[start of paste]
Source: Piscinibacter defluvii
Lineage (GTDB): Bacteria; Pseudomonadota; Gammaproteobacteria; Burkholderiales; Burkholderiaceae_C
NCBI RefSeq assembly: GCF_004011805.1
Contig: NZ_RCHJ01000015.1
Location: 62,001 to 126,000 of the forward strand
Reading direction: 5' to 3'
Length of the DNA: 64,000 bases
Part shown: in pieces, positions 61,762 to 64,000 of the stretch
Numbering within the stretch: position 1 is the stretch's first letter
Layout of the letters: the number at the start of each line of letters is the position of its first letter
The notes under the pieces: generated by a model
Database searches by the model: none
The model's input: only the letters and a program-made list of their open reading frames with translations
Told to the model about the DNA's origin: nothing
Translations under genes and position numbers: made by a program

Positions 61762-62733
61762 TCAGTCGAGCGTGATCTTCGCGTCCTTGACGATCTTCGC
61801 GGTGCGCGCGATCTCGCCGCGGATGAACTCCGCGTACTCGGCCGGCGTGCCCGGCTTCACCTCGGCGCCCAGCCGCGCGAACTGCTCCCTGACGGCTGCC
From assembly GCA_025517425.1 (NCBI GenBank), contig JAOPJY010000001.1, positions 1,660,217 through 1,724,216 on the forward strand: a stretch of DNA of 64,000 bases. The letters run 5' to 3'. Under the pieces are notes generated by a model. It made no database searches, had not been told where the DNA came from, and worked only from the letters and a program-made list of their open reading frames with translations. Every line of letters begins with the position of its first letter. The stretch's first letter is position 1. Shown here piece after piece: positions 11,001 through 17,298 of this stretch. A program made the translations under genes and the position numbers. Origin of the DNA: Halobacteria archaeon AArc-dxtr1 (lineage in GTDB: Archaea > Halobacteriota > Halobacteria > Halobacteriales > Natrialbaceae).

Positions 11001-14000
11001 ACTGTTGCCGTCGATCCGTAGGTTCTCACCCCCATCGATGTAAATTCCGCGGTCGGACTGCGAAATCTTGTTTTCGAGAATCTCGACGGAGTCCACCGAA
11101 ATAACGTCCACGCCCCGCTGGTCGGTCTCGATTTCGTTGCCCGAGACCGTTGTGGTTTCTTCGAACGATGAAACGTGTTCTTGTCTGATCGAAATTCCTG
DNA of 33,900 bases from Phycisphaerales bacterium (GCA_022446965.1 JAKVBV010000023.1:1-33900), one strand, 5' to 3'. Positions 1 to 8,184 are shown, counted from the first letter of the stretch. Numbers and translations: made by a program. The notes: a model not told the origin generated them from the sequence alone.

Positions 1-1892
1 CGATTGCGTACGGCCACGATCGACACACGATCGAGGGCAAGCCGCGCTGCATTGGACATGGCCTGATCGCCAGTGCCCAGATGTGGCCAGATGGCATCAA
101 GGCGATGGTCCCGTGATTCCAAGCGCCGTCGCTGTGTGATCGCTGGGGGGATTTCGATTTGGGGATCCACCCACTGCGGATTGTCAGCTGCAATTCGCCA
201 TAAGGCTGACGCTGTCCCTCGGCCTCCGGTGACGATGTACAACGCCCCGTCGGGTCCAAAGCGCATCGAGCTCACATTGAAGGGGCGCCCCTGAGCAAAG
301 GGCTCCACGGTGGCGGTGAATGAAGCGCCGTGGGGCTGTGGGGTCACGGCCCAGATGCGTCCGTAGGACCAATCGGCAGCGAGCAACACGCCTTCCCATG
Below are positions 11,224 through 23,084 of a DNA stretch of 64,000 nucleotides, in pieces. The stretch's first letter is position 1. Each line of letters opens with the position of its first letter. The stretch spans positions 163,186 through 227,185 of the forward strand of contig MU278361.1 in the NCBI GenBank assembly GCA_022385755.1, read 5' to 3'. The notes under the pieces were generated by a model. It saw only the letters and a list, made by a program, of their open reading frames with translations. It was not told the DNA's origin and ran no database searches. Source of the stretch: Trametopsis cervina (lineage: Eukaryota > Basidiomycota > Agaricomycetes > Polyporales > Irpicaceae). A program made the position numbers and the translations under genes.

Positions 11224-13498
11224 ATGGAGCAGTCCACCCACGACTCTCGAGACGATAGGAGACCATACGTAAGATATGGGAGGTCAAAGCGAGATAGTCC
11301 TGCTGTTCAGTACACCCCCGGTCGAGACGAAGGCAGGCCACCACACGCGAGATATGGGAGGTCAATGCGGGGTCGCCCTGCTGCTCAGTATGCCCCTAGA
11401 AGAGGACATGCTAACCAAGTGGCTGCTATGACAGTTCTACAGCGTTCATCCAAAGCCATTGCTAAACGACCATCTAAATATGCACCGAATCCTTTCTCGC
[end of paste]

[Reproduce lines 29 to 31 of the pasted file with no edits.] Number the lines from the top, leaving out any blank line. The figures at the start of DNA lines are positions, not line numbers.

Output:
Below are positions 11,224 through 23,084 of a DNA stretch of 64,000 nucleotides, in pieces. The stretch's first letter is position 1. Each line of letters opens with the position of its first letter. The stretch spans positions 163,186 through 227,185 of the forward strand of contig MU278361.1 in the NCBI GenBank assembly GCA_022385755.1, read 5' to 3'. The notes under the pieces were generated by a model. It saw only the letters and a list, made by a program, of their open reading frames with translations. It was not told the DNA's origin and ran no database searches. Source of the stretch: Trametopsis cervina (lineage: Eukaryota > Basidiomycota > Agaricomycetes > Polyporales > Irpicaceae). A program made the position numbers and the translations under genes.

Positions 11224-13498
11224 ATGGAGCAGTCCACCCACGACTCTCGAGACGATAGGAGACCATACGTAAGATATGGGAGGTCAAAGCGAGATAGTCC